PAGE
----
Call for a common eurobond market to slash costs
MEP and ex-Belgian premier Guy Verhofstadt has called for a common eurozone bond market to be set up as part of an overhaul of the bloc's budgetary surveillance system.
Mr Verhofstadt says a functioning eurobond market will slash borrowing costs for the 17-member single currency zone.
However, Germany remains adamantly opposed to a move that would lump its stellar credit rating in with those of Ireland or Greece.
Finland and the Netherlands are also against introducing the bonds, while France says EU states need to concentrate on slashing their deficits before pooling their debt.
But buoyed by the success of recent debt auctions by the EU's two rescue funds -- which raised a combined total of €10bn for the Irish bailout this month -- Mr Verhofstadt says bonds should now be issued to fund the debt of countries that are not in need of emergency cash.
"We are now using eurobonds to rescue some countries -- why not use this successful instrument to create a real bond market in the eurozone," he said yesterday.
Only solvent countries would be admitted to the market, with heavily indebted states forced to refinance their debt themselves.
Mr Verhofstadt says there would be a small liquidity premium -- around 0.5pc -- on top of the borrowing cost to entice reluctant participants. The Government is currently borrowing EU and IMF money at an average of 5.8pc -- including a premium of around 3pc -- but the Government is lobbying to get this lowered.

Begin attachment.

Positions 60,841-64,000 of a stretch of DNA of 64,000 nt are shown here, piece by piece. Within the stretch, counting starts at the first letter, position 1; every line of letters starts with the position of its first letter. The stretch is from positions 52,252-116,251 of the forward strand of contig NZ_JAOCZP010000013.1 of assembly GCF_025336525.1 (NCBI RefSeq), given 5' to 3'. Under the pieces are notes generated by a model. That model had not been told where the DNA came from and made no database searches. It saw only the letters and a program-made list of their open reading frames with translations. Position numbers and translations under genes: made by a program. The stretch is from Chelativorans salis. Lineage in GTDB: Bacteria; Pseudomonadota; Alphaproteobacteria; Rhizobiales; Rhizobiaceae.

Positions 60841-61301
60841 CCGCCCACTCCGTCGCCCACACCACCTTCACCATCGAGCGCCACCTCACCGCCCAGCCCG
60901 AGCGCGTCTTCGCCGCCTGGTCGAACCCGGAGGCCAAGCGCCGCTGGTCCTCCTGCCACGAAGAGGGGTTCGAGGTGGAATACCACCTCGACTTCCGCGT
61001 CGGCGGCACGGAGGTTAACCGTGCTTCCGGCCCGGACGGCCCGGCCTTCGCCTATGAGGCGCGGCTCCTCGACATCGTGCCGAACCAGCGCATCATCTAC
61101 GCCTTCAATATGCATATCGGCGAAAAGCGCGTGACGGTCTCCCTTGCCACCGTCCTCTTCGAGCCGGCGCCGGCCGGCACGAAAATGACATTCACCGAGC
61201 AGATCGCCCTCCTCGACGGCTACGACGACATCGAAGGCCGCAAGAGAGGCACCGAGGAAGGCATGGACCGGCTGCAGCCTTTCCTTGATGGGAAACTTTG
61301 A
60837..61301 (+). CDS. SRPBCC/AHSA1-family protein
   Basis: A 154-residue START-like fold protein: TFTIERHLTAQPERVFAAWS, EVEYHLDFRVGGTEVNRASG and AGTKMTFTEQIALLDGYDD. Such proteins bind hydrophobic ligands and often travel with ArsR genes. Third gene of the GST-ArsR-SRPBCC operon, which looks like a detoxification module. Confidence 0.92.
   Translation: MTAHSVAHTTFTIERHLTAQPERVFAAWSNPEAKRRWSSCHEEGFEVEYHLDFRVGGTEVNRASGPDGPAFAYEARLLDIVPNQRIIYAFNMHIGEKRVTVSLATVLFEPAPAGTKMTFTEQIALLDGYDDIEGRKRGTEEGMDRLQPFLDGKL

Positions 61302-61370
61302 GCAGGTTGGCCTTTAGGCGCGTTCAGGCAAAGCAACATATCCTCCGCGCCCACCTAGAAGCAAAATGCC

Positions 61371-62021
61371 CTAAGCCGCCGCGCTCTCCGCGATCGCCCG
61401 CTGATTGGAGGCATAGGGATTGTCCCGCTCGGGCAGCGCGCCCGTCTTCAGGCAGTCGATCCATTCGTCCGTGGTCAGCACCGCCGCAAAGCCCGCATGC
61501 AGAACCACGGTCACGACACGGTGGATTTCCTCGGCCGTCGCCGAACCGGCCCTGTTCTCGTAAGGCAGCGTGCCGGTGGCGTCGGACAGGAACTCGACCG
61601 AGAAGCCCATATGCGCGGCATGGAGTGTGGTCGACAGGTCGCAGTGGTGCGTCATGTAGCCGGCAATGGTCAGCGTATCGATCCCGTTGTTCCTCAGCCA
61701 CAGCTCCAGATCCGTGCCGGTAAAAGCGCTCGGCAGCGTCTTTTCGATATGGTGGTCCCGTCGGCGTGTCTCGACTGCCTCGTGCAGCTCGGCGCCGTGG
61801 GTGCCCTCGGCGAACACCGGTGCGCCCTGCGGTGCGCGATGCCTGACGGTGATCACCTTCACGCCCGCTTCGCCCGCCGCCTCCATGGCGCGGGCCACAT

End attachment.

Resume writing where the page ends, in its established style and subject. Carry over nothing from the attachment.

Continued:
Germany has recently relaxed its stance on the interest rate, but EU sources warn that talks are likely to be protracted and the decrease only marginal.
Berlin is more concerned with getting countries to adhere to much stricter budgetary surveillance and spending brakes.
New rules that will see countries being fined for flouting EU debt and deficit limits are currently winding their way through the Brussels legislative pipeline. The European Parliament and all 27 EU governments will have to approve the drafts before they become law.
The package, proposed by the Commission, also suggests penalties for countries that fail to correct excessive wage growth or housing bubbles.
Mr Verhofstadt's group -- which is penning opinions on two out of the six draft laws -- is pushing for the EU executive to be granted emergency powers to fine countries without interference by governments.
He says that fines collected from persistent offenders should be used to bolster the eurozone's €440bn stability fund.